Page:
He established himself as a big leaguer with the Tigers in 1901, hitting .308 with 76 RBI in 121 games. Among things longtime Detroit Tigers fans should know is the fact that he was the team's first .300 batter in the history of the franchise. One thing that Elberfeld was known for was his physical abuse on umpires. In spite of hitting .341 through his first 35 games of the 1903 season, an incident which Kid attacked an umpire left the Tigers organization to want to trade him. Elberson was on board, in fact, according to reports, he intentionally botched plays to get himself traded. Manager (and future builder of the early 1920s New York Yankees) Ed Barrow made the accusations. Ironically, Elberfeld was traded to the New York Highlanders, where he spent the next 6 and a half seasons.
Kid was also known as a violent player on the field. In fact, during Cobb's rookie season, Ty came into second base with a head first slide. Elberfeld made sure that he placed his knee right into the side of Cobb's neck. From that point forward, Cobb refused to go into any base head first, generally going in spikes up. While Elberfeld showed his share of aggression, he did have to defend himself against the aggressive baserunning of many who came into second with high spikes. His legs were severely cut up due to the many spikings and he would pour whiskey on his legs to close the wounds. Among things Kid was known for was getting hit by pitches, something he led the league in more than once. In fact, his 25 HBPs in a season stood as the major league record until Don Baylor broke it with 35 in 1986. His 165 HBPs for his career currently rank him 17th all time in MLB history (Chase Utley is just 2 behind and amongs those who rank ahead of him are Derek Jeter, Alex Rodriguez and Carlos Delgado).
While with the Brooklyn Robins organization in the minors, Elberfeld struck a good friendship with a young kid named Casey Stengel. In fact, it was a late 30s Elberfeld who would become a very good influence on Casey. Kid would talk and Casey would listen, absorbing as much as he would for the man. Of course, Casey was later known for what he had to say, so his quietness was just an act. Elberfeld served as a player manager for the Highlanders in the 1908 season when manager Clark Griffith resigned. He led the team for the rest of the season but his dismal .276 winning percentage (27-71) kept him for returning to the bench the following season. After he was done playing in the majors (he played briefly for the Robins in the 1914 season after not playing in the bigs since 1911), he played and managed many more seasons in the minor leagues and signed a SS by the name of Travis Jackson to his first pro contact. He introduced Jackson to New York Giants manager John McGraw, who would use him as his starting SS the following season, the 1924 season which the Giants lost the World Series to the Washington Senators (on a game 7 error by Jackson).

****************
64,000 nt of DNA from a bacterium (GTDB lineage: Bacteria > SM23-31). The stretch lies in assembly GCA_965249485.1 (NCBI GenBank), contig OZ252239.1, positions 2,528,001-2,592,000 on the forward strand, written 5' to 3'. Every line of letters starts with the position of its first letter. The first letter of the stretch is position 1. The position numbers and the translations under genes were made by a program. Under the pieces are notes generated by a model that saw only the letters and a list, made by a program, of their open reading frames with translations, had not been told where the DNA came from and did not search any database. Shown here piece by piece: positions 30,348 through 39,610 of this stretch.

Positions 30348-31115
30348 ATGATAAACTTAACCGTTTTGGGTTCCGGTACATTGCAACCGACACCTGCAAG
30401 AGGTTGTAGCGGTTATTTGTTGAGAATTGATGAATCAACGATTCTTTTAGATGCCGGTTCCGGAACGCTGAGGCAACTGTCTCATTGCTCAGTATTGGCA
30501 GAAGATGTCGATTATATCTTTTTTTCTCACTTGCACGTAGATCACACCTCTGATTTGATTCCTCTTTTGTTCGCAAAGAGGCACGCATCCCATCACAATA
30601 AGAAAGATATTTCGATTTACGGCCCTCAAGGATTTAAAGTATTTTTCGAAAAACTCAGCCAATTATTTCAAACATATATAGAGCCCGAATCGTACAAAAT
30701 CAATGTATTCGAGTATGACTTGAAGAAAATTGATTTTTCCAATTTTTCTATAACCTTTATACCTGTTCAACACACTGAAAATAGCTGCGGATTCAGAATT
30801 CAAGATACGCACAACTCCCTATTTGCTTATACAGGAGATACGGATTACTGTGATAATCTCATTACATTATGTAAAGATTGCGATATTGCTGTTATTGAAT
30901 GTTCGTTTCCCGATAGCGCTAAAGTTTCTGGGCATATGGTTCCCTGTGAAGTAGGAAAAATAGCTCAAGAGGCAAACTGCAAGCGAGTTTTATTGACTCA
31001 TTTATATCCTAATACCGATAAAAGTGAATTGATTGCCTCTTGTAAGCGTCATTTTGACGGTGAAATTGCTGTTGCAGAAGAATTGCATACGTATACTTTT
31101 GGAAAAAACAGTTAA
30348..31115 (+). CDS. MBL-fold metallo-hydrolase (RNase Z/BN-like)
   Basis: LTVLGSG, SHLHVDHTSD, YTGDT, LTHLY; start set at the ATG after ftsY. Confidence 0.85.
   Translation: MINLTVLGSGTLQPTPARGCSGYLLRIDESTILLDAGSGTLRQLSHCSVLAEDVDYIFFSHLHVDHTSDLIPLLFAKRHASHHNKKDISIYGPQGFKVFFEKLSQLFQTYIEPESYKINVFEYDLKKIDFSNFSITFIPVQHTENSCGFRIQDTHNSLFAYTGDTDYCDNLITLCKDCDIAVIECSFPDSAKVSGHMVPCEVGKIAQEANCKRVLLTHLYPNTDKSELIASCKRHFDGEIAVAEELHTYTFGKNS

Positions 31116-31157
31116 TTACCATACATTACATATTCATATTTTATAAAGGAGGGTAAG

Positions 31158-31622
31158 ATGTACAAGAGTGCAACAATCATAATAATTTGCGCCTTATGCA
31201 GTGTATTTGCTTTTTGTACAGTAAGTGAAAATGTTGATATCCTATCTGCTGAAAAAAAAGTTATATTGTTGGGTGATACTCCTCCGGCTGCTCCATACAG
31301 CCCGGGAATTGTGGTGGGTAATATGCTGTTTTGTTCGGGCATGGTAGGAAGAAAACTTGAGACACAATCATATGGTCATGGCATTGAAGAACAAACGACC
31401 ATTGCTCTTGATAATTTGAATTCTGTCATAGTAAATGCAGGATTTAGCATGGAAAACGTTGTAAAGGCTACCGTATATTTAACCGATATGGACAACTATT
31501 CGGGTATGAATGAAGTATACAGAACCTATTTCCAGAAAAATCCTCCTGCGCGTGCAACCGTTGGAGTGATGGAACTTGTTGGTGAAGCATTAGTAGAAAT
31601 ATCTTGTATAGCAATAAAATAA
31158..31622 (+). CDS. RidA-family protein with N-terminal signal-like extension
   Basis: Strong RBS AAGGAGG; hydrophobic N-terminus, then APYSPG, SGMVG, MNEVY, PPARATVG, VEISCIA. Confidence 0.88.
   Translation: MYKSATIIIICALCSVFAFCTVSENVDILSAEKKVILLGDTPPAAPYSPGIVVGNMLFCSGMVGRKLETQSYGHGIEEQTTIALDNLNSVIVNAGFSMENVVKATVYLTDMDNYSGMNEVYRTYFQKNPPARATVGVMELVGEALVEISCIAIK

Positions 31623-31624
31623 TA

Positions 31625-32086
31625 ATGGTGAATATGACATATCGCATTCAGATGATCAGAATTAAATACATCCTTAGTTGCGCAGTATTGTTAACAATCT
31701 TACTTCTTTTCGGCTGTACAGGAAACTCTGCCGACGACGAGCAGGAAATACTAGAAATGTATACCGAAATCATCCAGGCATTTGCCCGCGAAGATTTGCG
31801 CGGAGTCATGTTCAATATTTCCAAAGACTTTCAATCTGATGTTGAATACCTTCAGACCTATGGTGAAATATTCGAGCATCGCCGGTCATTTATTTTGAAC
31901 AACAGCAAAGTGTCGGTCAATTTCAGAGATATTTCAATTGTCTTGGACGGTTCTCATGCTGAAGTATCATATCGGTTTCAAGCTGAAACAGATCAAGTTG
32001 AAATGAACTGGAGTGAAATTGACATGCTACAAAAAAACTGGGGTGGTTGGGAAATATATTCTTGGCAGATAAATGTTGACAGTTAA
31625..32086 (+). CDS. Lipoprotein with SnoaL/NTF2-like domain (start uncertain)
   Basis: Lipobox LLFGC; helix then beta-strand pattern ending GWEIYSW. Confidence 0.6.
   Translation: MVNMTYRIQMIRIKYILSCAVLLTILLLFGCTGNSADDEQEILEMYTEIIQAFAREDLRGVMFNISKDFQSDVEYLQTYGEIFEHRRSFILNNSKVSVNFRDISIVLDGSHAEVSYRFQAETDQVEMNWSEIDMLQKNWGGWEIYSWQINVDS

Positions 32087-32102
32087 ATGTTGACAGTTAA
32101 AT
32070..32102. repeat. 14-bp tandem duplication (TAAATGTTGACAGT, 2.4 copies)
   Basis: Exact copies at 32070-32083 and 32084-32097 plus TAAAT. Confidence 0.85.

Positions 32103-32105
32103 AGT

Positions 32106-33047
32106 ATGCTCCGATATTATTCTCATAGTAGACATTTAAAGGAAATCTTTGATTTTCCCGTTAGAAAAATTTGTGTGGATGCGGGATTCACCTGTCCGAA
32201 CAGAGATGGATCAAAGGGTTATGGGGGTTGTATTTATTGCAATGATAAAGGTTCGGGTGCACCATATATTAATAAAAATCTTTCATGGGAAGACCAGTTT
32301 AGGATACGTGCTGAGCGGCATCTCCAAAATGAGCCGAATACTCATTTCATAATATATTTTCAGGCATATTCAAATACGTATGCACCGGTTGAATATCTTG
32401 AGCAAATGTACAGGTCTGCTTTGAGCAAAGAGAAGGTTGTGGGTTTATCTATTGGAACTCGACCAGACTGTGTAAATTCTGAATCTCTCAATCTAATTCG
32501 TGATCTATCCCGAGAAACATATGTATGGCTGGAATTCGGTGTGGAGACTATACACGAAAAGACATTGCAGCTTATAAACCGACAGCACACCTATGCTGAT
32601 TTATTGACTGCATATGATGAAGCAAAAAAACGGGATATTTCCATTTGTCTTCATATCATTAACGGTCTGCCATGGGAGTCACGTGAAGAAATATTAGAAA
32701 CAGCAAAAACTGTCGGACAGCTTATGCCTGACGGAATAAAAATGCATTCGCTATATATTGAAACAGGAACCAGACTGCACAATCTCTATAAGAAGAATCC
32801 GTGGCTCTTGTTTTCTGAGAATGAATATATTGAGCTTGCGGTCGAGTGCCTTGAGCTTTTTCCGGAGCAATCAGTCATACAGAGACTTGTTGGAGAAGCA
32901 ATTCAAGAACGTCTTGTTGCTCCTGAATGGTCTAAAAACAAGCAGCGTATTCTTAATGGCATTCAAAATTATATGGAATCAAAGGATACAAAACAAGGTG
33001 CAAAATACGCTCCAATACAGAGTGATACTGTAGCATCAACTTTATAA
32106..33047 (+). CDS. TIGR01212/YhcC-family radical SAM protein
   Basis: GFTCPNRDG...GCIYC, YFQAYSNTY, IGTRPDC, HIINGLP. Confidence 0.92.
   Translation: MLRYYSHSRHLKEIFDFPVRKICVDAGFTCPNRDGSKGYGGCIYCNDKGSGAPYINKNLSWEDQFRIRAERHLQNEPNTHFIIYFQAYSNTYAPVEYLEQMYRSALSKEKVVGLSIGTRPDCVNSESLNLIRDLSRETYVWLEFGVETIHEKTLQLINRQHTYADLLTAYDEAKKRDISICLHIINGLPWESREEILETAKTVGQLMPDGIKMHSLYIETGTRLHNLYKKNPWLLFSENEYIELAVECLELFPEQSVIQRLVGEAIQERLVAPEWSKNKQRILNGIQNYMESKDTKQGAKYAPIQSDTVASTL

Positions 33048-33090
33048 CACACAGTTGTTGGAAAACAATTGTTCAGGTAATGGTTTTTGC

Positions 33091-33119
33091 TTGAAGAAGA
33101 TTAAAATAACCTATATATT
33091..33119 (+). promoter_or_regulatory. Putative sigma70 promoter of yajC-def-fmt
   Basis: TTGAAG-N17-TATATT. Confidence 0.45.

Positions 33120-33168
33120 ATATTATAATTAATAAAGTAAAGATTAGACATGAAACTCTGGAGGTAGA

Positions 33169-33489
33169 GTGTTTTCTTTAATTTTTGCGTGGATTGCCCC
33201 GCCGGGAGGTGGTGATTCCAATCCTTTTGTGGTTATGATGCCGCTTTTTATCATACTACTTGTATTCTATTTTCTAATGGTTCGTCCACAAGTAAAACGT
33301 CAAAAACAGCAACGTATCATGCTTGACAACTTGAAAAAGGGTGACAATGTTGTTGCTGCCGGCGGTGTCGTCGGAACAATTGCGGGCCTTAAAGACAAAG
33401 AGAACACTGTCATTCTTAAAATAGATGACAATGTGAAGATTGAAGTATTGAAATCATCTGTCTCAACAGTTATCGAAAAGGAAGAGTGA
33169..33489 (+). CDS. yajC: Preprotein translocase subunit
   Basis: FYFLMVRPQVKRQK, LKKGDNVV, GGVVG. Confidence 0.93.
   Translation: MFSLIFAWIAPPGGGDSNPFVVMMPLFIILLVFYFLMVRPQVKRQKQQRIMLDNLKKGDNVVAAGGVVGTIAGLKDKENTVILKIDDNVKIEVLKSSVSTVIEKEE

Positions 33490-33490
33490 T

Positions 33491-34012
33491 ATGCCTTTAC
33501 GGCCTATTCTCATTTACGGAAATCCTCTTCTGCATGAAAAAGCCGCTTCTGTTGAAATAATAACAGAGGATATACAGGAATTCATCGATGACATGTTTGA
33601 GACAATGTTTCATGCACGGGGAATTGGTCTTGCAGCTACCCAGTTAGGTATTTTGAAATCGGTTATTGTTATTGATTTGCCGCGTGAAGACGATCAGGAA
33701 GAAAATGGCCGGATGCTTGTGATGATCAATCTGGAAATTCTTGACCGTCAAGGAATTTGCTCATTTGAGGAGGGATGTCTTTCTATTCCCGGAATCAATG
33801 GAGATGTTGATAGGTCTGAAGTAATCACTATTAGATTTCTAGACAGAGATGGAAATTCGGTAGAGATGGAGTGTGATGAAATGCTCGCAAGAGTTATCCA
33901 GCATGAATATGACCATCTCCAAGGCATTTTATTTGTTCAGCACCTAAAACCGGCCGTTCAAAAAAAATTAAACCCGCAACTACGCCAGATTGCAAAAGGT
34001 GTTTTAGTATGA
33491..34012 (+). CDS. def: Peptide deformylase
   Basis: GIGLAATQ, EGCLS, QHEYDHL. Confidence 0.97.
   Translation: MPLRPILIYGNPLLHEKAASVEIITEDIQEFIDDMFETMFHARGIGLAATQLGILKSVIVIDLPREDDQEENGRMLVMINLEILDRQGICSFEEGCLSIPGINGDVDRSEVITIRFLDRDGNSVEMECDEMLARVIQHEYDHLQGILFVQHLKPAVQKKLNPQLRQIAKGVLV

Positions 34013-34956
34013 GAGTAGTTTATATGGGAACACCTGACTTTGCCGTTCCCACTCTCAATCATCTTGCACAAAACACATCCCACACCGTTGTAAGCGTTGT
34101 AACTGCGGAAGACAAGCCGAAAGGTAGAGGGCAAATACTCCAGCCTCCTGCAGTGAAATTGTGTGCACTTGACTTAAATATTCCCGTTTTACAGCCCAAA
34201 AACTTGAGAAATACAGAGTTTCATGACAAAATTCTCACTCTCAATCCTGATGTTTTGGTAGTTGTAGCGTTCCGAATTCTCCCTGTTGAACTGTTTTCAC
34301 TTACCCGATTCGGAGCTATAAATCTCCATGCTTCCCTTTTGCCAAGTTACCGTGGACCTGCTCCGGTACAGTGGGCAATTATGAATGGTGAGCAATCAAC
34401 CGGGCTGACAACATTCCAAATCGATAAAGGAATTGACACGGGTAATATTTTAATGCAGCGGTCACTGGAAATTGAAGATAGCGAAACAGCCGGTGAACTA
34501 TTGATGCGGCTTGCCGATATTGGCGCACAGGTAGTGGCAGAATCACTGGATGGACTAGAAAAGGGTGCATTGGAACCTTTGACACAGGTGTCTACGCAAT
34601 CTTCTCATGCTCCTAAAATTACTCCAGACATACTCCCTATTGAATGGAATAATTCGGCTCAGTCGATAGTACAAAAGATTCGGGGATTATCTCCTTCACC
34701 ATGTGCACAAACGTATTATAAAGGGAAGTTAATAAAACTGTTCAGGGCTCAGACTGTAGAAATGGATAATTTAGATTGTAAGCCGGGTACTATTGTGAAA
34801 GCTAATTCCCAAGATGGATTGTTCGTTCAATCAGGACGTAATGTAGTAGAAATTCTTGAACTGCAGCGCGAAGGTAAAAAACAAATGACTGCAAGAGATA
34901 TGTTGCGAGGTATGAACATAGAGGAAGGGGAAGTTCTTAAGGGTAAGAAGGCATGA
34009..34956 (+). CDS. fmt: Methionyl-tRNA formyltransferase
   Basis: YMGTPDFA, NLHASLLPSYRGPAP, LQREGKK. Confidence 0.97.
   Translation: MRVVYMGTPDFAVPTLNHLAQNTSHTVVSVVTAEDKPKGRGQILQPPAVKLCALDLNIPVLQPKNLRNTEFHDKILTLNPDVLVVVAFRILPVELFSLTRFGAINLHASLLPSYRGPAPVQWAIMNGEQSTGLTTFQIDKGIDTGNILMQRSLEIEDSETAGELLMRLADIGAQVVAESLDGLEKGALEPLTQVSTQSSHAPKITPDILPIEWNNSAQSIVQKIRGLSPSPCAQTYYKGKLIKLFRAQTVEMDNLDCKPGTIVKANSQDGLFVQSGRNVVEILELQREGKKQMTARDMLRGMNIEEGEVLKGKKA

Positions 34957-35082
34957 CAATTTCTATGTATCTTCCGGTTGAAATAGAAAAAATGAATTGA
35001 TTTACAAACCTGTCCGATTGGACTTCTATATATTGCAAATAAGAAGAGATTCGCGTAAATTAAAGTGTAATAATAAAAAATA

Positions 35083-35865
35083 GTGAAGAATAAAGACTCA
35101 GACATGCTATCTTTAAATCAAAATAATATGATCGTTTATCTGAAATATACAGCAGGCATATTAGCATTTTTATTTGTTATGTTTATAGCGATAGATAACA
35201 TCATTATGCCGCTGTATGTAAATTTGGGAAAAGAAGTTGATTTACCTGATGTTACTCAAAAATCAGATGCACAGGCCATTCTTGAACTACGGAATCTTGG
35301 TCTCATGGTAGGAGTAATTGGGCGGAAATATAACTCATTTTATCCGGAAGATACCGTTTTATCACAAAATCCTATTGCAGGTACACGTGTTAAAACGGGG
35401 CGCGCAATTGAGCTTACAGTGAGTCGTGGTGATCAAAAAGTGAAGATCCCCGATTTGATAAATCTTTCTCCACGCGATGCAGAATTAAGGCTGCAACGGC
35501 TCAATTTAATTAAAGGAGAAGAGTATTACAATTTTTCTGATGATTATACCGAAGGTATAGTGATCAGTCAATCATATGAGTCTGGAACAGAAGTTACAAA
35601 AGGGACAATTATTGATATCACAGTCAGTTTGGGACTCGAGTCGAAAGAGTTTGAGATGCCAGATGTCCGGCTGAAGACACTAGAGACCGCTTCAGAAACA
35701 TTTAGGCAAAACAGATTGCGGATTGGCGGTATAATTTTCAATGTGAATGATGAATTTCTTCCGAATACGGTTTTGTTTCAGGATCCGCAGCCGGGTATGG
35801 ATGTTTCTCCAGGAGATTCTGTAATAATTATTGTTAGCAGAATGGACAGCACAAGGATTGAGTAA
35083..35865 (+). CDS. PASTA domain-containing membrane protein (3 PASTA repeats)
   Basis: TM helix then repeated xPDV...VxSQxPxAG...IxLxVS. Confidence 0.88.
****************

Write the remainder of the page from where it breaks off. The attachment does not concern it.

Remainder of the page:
Elberfeld received some consideration for Baseball's Hall of Fame. However, it was more for his impact on others than what he actually did on the field. He was always known as a talent, but never managed to become a complete AL Star. He was so highly thought of, the Philadelphia Phillies decided to sign him instead of future Hall of Famer Honus Wagner.